North Shore Scenic Drive

Skirting the jagged, glacier-worn Sawtooth Mountains, this winding road follows the rocky shoreline of Lake Superior, passing lighthouses and cascading streams and penetrating the only part of the continental United States where the northern boreal landscape thrives.

The drive begins in Duluth, where you can obtain a free guide from Visit Duluth. After viewing the Aerial Lift Bridge and visiting the group of museums known as The Depot, pick up Minn. 61—the old meandering route, not the new four-lane expressway—and go northeast. Resort development sprinkles the first 30 miles, relieved by stands selling wild rice and smoked fish. About 4 miles beyond downtown Duluth at Lester River—the traditional beginning of the North Shore—walks, overlooks, and stairways reveal Lake Superior’s immensity. In surface area, it is the world’s largest freshwater lake.

Beyond Two Harbors the road climbs and twists among steep headlands, passing through tunnels bored through Silver Cliff and Lafayette Bluff to avoid the precipitous outer edge. Ancient volcanoes created the North Shore’s bedrock, which was then sculptured by the same glaciers that carved out the Great Lakes. A remnant of virgin white pine forest is visible as you cross the Encampment River.

Gooseberry RiverFrom the Gooseberry River highway bridge, you can see the Gooseberry River drop 100 feet into the lake. This series of three cataracts, the centerpiece of Gooseberry Falls State Park, is the first of eight extraordinary state parks along the drive. Though this sight is all most visitors see of the park, other highlights include the Gitchi Garni Trail, with lake vistas and access to the Superior Hiking Trail, a 200-mile path along the North Shore’s rocky spine.

The road continues east, crossing over Split Rock River to Split Rock Lighthouse State Park, where a restored lighthouse sits atop a 130-foot cliff that juts into rocky shoals. First lit in 1910 after 215 men drowned during a disastrous shipping season, it now serves only visitors. The Split Rock History Center has exhibits on shipwrecks and commercial lake fishing.

Between Split Rock and Beaver Bay—one of the oldest continuous European settlements along the North Shore, platted in 1856—the terrain becomes more precipitous. But beyond the planned community of Silver Bay, the landscape softens. Just ahead is Tettegouche State Park, with 22 miles of trails through mountainous hardwood forest dotted with lakes. One of the park’s newest acquisitions, Palisade Head, rises 214 feet above the lake, with a spectacular view of the far-off Apostle Islands. Peregrine falcons nest nearby.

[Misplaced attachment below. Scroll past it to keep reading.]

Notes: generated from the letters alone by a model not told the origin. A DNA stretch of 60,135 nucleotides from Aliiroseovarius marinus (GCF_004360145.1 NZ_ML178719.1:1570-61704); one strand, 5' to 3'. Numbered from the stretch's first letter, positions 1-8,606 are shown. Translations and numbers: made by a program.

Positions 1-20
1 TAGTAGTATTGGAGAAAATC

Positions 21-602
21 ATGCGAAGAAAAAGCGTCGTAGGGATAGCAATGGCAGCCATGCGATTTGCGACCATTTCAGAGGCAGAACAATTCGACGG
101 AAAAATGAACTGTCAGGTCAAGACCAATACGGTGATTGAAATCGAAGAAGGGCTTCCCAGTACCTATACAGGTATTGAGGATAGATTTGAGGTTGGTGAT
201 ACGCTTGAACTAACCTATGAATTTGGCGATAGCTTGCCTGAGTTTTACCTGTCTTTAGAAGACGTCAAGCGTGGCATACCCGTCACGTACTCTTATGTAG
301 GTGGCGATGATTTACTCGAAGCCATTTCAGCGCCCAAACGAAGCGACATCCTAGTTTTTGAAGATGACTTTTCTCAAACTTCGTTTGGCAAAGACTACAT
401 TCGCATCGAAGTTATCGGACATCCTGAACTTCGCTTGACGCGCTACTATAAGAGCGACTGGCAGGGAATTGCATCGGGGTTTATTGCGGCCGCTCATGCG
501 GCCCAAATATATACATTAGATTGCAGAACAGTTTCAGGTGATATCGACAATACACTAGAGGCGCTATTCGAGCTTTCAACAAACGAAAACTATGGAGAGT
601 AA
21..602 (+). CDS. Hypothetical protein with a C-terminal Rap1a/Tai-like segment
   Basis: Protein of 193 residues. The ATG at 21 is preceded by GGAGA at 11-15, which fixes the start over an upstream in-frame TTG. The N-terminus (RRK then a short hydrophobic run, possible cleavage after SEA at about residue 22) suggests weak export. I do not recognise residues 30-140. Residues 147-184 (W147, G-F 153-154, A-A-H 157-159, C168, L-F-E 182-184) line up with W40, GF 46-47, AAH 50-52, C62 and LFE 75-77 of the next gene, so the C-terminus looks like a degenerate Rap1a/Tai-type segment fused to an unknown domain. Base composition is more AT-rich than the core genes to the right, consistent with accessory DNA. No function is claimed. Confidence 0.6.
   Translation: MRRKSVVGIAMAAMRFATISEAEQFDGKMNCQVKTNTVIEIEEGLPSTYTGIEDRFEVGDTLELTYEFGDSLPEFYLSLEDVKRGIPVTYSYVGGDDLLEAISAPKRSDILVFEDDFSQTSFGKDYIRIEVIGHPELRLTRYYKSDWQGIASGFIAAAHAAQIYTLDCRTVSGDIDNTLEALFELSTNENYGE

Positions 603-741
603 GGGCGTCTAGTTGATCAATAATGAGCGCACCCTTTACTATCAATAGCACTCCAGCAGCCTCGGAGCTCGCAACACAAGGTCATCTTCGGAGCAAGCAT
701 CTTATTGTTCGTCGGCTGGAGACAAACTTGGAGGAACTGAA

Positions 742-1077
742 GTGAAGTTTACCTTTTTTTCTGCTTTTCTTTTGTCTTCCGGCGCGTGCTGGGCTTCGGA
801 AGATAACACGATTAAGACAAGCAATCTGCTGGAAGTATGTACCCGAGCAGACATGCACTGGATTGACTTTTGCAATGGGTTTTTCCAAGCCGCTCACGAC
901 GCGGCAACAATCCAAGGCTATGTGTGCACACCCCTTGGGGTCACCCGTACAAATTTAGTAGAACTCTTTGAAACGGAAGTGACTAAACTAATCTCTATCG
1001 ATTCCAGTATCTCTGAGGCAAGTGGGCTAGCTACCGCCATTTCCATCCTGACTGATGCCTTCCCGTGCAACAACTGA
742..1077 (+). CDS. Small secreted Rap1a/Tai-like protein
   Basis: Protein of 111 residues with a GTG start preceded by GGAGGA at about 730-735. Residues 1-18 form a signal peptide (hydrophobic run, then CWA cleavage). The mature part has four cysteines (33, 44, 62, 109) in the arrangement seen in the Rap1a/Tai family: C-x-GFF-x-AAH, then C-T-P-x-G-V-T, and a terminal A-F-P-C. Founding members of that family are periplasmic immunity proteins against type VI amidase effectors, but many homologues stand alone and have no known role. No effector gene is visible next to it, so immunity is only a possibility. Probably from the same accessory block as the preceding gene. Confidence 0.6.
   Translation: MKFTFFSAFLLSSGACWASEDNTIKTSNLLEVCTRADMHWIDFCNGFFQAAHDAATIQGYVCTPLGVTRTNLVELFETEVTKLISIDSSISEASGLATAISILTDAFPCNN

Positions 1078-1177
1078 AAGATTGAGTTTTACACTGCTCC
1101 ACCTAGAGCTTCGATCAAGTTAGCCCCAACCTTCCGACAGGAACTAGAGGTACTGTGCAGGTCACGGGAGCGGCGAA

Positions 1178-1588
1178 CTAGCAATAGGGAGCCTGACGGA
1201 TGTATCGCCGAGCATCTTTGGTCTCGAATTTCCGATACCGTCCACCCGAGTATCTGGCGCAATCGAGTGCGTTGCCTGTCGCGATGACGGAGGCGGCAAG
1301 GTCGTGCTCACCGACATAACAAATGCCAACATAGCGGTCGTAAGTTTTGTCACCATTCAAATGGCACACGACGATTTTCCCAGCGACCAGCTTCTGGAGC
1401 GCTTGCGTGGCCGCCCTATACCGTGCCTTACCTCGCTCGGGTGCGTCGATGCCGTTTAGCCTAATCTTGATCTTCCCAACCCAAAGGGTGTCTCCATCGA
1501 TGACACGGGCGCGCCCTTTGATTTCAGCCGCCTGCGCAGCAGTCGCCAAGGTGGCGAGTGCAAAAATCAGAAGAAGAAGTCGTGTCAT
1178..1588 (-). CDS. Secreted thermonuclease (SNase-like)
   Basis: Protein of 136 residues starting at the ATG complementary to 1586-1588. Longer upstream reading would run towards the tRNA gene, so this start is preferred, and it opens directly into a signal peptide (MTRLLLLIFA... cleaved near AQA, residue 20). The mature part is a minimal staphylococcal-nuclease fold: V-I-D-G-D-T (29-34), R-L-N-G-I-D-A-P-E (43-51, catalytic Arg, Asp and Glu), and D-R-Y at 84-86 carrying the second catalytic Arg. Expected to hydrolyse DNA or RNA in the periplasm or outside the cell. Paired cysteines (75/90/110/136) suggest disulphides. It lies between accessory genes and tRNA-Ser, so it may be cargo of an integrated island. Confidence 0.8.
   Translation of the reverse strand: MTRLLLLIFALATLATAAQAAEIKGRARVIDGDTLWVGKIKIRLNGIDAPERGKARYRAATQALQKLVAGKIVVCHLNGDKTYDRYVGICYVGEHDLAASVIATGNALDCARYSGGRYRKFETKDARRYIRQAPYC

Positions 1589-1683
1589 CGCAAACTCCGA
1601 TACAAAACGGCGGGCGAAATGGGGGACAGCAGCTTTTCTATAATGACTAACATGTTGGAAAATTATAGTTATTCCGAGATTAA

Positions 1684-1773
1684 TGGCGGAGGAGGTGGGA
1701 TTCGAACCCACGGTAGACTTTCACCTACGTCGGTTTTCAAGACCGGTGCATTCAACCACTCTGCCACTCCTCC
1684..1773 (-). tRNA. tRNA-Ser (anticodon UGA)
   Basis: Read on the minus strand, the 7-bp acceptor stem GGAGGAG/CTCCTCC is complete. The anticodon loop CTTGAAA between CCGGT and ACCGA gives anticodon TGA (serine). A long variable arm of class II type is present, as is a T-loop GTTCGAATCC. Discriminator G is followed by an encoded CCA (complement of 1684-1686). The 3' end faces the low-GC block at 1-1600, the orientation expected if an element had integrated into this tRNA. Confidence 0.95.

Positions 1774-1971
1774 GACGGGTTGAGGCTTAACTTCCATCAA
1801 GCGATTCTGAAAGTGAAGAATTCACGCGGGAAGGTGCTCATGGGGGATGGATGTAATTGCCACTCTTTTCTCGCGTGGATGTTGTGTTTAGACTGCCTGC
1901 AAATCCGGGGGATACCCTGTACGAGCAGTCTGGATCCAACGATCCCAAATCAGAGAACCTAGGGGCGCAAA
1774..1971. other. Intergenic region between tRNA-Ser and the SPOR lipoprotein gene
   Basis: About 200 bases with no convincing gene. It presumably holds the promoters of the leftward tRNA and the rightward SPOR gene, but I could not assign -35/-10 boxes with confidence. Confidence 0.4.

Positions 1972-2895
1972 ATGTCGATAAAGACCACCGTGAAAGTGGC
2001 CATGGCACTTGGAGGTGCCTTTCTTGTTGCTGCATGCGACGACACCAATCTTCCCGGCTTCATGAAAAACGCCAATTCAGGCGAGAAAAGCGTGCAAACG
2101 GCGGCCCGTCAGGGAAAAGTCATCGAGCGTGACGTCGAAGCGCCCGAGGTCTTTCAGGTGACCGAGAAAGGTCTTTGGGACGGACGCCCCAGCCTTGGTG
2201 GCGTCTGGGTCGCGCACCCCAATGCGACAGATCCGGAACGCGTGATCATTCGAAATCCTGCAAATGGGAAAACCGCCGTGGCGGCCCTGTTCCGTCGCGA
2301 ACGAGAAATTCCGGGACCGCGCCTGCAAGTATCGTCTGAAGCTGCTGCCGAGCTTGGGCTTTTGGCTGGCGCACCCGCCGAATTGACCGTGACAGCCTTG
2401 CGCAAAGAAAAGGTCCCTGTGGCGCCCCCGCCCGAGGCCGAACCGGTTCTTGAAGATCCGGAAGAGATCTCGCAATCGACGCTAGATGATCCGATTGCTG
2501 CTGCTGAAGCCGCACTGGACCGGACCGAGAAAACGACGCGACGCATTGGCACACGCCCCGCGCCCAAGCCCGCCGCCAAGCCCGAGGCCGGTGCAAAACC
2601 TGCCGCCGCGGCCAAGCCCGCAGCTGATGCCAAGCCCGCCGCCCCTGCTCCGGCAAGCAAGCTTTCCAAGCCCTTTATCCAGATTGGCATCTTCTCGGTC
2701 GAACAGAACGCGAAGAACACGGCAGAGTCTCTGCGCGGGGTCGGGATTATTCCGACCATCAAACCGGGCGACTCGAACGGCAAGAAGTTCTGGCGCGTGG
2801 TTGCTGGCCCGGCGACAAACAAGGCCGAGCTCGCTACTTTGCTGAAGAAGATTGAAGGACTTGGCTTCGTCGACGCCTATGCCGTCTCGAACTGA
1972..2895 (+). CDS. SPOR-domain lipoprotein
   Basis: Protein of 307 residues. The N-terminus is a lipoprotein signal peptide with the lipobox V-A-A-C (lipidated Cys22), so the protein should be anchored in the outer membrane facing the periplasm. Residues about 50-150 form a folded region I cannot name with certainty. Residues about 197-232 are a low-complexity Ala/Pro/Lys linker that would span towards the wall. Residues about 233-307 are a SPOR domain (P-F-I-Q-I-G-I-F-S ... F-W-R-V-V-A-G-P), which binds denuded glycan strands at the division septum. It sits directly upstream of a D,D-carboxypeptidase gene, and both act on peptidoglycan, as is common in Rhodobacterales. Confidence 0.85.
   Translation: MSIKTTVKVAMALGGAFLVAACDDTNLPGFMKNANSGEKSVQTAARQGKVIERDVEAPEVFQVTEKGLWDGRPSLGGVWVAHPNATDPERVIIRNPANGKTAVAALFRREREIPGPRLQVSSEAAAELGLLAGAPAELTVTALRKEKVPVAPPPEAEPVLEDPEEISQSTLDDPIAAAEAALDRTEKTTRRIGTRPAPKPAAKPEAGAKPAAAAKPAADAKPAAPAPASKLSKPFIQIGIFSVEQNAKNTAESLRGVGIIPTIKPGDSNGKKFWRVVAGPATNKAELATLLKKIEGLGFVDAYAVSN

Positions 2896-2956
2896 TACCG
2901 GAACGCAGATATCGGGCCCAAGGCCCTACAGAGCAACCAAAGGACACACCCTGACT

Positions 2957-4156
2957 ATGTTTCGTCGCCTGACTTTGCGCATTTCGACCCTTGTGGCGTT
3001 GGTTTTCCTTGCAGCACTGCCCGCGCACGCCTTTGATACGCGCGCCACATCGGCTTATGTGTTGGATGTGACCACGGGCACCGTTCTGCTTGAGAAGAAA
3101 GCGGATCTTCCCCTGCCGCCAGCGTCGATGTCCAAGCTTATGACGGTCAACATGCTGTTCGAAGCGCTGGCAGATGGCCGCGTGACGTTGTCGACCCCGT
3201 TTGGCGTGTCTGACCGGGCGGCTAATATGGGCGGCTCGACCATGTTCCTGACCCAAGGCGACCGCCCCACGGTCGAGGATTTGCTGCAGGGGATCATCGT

The drive continues across several rivers to Taconite Harbor Observation Area, where you can watch the action on the lake. Just beyond Cross River, a road winds down a bluff to a peninsula, where you find a reproduction of Father Baraga’s Cross. The missionary erected it in the mid-1840s in thanks for his safe passage across the lake in a storm. About 3 miles beyond Cross River you’ll find Temperance River State Park; thus named because there is no “bar” at the river’s mouth.

Soon the drive enters Superior National Forest, the heart of the boreal forest, characterized by mixed stands of balsam fir and spruce interspersed with red pine, white birch, and quaking aspen. Its inhabitants include moose, wolves, black bears, and loons. Near Tofte, outcroppings such as 1,526-foot Carlton Peak break the gentle terrain. For a sweeping view of Lake Superior, hike to the peak top from a Superior Hiking Trail parking lot. From up there you can also see how jagged the Sawtooth Mountains have become.

The drive continues through Lutsen to Cascade River State Park . If you take a short walk upstream you’ll see the river dropping off a cliff. Go a bit farther and you’ll find a rain forest setting, with water spilling over mossy ledges. Beyond, the road passes Cutface Wayside, which features a massive lava wall with red sandstone deposits.

About 5 miles ahead is Grand Marais, a resort town and artist colony at the base of a hill with a picturesque natural harbor and lighthouse, fine restaurants, and shops. But if you don’t go on, you’ll miss the most spectacular stretch of the drive.

A sense of remoteness envelops the road as it continues deeper into the realm of the early fur trappers and missionaries. Breaks in the trees frame Lake Superior to the right. The lake can appear to be calm and serene but may quickly release its legendary fury, thrashing icy waves against the shore. Just past the second intersection with Cty. Rd. 14, look for the “Moose Area” sign, a good spot to see a moose. Mile-long Paradise Beach is a wonderful place to experience the area’s solitude. Turn off the car motor and listen to the wind in the forest and to the lake’s surf.

The road continues through Hovland and enters the Grand Portage Indian Reservation, an area where Ojibwa Indians have lived for generations. Beyond this point, geologic processes have created spectacular mountains, ridges, and peninsulas. Grand Portage Bay, surrounded by jagged peaks, was the start of the historic Grand Portage between Lake Superior and Fort Charlotte, an 8.5-mile trail trudged by voyageurs and American Indians to avoid the rapids-filled Pigeon River. Their story is retold and preserved at Grand Portage National Monument, a reproduction of the stockade of the North West Company.

Beyond Grand Portage, the road climbs several hundred feet to a crest near 1,348-foot Mount Josephine, which juts at a right angle into Lake Superior. From a scenic overlook you can see the rugged escarpment, Lake Superior, Wauswaugoning Bay, the Susie Islands, and, on a clear day, Michigan’s Isle Royale. Here, a state rest area overlooks the bay and offers regional information.

As you’ve come this far, you might want to follow the North Shore Drive across the international border to Thunder Bay, Ontario.